Health
Provinces could get a boost in health funding – with certain conditions

Provinces could get a boost in health funding – with certain conditions

Manitoba Premier Brian Pallister said Thursday that when it comes to health care funding, the provinces are not looking for the federal government to be their “banker” – they are looking for a “partner”.

He is at least half right.

Prime ministers are certainly not looking for a banker, as bankers usually have pretty strict terms and conditions on the money they distribute (and they usually expect you to pay it back).

For the same reasons, it is also unclear how much the premiers want a “partner”. The money they are looking for is money they can spend without the federal government being able to say much.

What the provinces seem to be really looking for is a donor.

WATCH: Manitoba Premier Brian Pallister calls on Prime Minister Justin Trudeau on health transfers

Premiers held a virtual press conference today to warn Ottawa that health care transfers must be increased in this year’s federal budget. They told reporters that all governments must work together to reduce the wait times Canadians face for care. 2:44

You can see the likely trade-off here: The federal government is increasing funding while acting as something between a donor and a partner. But beneath the political negotiation lie long-term questions about taxes, spending, and debt – questions of whether governments at all levels will have enough money to do what citizens want or need. them in the years to come.

Officially, the Premiers are asking the federal government to provide them with sufficient funding through the Canada Health Transfer (CHT) to cover 35%. There is nothing particularly magical about the number – the last time federal cash transfers covered this share of health care costs was in the mid-1970s. But the premiers decided that was a good number or a sufficiently ambitious opening offer.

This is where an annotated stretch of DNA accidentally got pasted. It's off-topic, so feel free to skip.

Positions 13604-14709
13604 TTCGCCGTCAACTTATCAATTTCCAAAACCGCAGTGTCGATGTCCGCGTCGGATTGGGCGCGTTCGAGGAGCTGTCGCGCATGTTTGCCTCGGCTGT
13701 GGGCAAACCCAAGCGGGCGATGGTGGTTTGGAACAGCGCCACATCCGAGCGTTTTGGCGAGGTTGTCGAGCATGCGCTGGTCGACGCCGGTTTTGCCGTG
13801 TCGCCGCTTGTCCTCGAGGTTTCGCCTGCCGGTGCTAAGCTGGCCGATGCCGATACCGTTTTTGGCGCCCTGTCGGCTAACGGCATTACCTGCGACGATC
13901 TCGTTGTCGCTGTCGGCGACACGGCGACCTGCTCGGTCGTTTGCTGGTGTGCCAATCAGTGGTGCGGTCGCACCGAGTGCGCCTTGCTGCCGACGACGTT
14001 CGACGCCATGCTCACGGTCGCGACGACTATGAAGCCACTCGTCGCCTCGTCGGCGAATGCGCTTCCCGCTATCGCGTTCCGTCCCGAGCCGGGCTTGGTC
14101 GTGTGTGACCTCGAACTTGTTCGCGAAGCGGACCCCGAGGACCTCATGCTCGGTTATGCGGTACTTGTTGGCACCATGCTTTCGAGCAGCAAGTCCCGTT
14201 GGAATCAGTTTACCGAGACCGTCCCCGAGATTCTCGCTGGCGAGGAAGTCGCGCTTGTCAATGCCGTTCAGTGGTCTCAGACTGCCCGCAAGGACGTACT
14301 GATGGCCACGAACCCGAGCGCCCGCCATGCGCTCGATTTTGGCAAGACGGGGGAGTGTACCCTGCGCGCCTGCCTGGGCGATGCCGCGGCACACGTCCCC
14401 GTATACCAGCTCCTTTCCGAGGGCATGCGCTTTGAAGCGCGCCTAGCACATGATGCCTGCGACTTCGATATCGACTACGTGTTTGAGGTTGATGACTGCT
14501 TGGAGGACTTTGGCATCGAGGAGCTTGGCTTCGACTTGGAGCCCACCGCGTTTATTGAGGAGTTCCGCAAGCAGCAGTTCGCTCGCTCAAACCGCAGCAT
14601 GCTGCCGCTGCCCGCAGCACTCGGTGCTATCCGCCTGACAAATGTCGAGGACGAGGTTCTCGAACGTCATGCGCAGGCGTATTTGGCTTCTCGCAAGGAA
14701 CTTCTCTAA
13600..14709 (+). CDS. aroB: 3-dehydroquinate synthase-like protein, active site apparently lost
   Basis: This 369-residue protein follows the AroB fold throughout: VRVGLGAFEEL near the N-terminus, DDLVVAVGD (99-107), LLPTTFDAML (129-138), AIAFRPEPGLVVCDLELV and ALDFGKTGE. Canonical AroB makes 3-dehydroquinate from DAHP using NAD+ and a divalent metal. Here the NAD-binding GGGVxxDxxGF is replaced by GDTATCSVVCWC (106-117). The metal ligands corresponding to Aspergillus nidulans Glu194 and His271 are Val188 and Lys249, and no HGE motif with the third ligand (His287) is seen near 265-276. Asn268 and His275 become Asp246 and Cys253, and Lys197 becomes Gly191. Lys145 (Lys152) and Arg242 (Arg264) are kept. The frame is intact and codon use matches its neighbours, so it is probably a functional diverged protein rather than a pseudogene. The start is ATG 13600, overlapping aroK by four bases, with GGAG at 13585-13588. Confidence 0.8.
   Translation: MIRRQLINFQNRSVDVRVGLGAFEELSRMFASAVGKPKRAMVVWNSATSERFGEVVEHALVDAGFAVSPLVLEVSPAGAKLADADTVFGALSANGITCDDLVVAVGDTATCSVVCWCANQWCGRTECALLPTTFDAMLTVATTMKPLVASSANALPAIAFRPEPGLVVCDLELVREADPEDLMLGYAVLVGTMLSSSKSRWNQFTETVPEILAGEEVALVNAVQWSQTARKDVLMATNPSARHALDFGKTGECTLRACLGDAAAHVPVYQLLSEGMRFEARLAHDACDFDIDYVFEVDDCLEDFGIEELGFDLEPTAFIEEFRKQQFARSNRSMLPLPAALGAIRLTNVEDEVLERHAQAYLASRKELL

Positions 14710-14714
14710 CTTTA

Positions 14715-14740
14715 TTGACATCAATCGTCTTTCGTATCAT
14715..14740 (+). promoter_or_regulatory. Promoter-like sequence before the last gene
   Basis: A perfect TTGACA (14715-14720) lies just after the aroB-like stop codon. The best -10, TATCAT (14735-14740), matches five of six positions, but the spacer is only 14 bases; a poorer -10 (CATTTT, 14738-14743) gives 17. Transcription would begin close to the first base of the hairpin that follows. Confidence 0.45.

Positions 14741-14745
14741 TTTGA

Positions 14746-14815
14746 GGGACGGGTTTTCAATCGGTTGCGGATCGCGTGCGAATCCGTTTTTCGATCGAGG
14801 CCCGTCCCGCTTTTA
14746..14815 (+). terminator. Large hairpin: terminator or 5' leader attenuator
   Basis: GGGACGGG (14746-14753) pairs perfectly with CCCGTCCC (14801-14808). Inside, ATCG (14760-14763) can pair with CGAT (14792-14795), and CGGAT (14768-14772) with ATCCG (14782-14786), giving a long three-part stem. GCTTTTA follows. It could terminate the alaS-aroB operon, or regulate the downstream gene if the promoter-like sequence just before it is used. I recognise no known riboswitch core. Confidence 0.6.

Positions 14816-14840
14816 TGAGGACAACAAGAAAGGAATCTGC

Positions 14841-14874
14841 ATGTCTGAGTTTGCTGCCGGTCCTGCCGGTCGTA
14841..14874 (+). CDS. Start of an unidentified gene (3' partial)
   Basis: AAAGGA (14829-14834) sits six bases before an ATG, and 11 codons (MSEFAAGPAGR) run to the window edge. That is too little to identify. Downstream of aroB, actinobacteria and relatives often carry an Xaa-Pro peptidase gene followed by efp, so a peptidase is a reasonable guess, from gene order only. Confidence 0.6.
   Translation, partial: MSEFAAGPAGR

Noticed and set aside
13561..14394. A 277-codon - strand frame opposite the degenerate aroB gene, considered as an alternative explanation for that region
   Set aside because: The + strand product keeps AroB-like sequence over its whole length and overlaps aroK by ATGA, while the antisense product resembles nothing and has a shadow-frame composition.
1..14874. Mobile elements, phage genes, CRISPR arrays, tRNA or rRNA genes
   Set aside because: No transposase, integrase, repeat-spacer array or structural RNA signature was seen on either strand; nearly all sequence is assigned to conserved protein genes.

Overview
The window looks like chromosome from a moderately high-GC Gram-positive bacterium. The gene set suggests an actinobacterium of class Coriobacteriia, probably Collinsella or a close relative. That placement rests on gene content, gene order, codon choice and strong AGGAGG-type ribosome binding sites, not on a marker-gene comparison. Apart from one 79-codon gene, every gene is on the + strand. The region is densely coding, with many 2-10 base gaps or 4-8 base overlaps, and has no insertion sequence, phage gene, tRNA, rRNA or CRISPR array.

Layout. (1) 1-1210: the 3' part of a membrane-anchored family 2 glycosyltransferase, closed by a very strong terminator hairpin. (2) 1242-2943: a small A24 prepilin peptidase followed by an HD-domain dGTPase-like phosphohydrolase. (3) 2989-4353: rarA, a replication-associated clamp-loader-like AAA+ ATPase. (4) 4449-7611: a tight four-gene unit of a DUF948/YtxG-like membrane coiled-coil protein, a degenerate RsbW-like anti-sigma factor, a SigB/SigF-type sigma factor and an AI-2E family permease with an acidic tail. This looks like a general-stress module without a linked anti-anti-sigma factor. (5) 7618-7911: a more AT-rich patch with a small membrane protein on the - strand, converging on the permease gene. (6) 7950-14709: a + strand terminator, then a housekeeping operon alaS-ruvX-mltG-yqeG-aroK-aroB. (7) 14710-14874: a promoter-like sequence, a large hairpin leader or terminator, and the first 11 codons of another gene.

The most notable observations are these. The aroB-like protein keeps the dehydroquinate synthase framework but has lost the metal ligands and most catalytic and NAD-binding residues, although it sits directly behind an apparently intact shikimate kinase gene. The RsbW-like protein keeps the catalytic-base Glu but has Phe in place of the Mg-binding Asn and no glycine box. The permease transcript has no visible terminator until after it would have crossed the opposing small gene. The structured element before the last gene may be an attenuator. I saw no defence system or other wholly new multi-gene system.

CHT funds do not need to be spent on health care. Currently, the funding provided by the CHT is equivalent to approximately 22% of all health costs incurred by the provinces (although there is a long trail of context behind this number).

In 1977, the federal government transferred “tax points” to the provinces – effectively reducing federal taxes so that provinces could increase theirs – to cover health care costs. The current Liberal government has also signed separate agreements to provide $ 11 billion over ten years to the provinces to cover specific costs related to mental health and home care.

The provinces are right

Raising the CHT to cover 35 percent of all health care costs incurred by the provinces would equate to an increase of $ 28 billion in new annual spending for the federal government. The provinces argue that the federal government is in a better position to bear this cost. But that’s not the same as saying it would be easy.

The provinces are right to ask the federal government to pay more. The Parliamentary Budget Officer is latest fiscal sustainability report, released last November, reiterates a warning that has been issued consistently over the past few years: Assuming that an aging population drives up health care costs, the “subnational” combined debt-to-GDP ratio will continue to climb. unsustainable way into the future.

According to the PBO, provinces should either raise taxes or cut their annual spending by $ 12 billion to stabilize their collective debt-to-GDP ratio at the pre-pandemic level of 24.1%.